So, we will start by knitting the outer stitches normally (in my case- the first 3), then we’ll knit the central pair of stitches together (k2tog; or you can use another simple decrease method) to close that first gap (the above picture), and finally make one by picking it up from under the vertical bar between the stitches.
Once done, turn your work. Your working row is now one stitch longer (in my case 5sts) and you’re facing the WS of the work. Slip that first stitch and purl across. Turn.
The right side again! Knit across to the stitch next to the gap (in my case- k 4), knit it together with the stitch across the gap (my case- 5th and 6th st k2tog) and make one (in the above picture).Turn.
The wrong side- slip one and purl across.
Keep repeating these steps until you have closed your last gap and made that last stitch in the very base of the corner. Turn the work and purl across.
Your result should look somewhat like this. The end!
If I have skipped to explain something important, don't be too shy to say so! :)
And, now, like I promised, here are some examples of corners made by manipulating the number of stitches different from the number used in the example above. Just for demonstration, I also used a different decrease style for each sample.
This is the result of a short row method used only on the first THIRD of all the stitches. I CO 9 stitches because the total number should, in this case, be dividable with 3 and I stopped excluding the inner stitches when the number of the "left out" stitches has reached 3 (6 stitches in the working row). (Decrease method used: k2tog tbl/k2tog twisted)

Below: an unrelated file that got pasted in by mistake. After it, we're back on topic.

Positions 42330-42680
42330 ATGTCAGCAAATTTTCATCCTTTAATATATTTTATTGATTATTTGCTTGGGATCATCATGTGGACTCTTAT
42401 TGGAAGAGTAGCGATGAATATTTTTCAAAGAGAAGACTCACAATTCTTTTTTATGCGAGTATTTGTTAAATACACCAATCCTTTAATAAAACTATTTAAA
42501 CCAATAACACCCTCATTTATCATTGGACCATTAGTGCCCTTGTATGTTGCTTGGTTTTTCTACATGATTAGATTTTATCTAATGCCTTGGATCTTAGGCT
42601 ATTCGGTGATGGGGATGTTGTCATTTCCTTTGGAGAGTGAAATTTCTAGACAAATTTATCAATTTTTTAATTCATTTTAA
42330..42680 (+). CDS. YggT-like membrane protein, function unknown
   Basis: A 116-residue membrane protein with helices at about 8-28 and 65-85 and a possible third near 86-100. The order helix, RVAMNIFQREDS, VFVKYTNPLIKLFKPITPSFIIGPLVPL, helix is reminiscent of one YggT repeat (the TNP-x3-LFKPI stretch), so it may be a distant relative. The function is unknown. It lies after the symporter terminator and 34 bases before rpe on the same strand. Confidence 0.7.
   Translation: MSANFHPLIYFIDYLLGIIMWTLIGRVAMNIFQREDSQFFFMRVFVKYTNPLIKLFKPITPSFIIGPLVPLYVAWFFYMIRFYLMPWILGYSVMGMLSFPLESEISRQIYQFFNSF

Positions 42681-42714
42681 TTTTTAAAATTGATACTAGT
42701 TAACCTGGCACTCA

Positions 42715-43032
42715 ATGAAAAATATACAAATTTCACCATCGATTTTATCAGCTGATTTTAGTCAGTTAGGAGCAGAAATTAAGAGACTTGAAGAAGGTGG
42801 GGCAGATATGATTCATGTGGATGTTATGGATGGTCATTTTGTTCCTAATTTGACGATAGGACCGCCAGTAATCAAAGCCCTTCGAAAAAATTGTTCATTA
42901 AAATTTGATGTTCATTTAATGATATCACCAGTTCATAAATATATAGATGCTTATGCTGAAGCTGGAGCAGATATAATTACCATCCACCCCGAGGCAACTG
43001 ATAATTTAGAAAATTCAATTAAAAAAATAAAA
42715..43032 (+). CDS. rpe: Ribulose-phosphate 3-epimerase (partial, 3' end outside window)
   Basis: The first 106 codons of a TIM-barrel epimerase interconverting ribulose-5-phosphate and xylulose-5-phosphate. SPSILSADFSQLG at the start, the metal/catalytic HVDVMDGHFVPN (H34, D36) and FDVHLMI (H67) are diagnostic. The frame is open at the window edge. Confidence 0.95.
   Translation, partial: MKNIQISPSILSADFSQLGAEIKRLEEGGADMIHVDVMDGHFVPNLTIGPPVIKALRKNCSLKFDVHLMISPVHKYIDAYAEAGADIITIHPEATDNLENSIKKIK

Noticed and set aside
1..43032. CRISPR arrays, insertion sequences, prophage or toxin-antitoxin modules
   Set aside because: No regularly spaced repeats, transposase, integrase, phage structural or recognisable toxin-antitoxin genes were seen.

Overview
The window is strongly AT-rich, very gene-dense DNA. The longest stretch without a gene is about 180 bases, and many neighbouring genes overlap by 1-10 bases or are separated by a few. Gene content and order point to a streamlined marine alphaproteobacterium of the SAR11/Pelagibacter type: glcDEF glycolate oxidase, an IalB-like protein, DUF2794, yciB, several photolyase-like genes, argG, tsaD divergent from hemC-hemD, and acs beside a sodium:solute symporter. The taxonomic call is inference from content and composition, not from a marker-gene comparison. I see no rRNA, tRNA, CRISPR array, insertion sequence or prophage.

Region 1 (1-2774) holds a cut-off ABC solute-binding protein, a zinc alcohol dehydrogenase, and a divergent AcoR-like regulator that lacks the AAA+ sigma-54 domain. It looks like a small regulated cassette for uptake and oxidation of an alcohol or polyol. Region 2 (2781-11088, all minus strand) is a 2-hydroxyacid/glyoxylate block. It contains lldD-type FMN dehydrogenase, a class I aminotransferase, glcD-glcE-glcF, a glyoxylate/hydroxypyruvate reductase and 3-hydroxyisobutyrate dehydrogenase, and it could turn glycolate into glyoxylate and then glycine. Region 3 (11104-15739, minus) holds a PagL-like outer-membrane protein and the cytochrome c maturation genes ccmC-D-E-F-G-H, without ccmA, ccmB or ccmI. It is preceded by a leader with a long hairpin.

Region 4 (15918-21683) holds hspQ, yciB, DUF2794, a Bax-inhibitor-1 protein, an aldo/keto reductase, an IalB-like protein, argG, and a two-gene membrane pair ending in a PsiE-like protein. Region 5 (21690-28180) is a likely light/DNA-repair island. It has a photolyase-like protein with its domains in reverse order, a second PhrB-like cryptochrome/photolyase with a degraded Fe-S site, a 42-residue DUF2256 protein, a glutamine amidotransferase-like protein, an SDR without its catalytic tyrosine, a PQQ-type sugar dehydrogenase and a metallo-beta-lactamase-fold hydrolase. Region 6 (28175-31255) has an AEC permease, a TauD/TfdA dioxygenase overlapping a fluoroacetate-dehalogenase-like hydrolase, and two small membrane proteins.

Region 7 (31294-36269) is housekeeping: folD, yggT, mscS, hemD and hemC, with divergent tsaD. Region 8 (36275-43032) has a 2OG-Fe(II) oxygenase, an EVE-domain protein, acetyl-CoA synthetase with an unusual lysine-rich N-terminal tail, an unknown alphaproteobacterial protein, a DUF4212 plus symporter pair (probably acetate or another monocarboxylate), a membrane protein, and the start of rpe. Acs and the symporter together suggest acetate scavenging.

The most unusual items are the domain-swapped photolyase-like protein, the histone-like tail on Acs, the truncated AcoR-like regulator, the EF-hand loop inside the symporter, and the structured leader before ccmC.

You should be careful with this corner because, unless you're working very loosely or intend to severely block your project later- this corner could easily deform the shape of your garment as it does not form the 9o degrees angle.
This is a 6/9 version; I stopped excluding the stitches once there was only one third of all the stitches in my working row (two thirds of all the sts gradually left unknit -6 in this case). In this example, only the peak of the corner is basically rounded. I quite like this one!
As for the middle line, this lovely look is the result of s1k1psso instead of k2tog.
Depending of the gauge,the shape of the garment, the type of yarn you're using etc. you might want to use a different system ; 2/5 , 4/6 etc.
I the end, a few more examples...
To make this lacy middle line, make YOs instead of m1 (make one by picking it up) after each decrease (this is a Eastern k2tog + YO or Continental/English ssk+YO version). Only in this case, you need to purl the first stitch (YO) in every WS row. It's actually quite a funny business to knit a loop with its own tail but the result is cool. Also, bare in mind that this decrease stretches the corner a bit so, you might want to use a different (tighter) decrease for the first 2 gaps and than switch to YOs. That way, you'll, of course, have the eyelets only in the inner part of the corner. But it works just fine with a 1/3 version.
Of course, you can use stitches other than stockinette to make a corner, too. This is the example of a garter stitch corner. You shouldn't have trouble figuring this one out. Just knit on both sides. 1/2 version on 8 stitches again with a s1k1psso decrease.
Finally, in case you decide to slip the first stitch in every RS row, this is how the edge of your corner will look like.
I believe I'm done here! :)))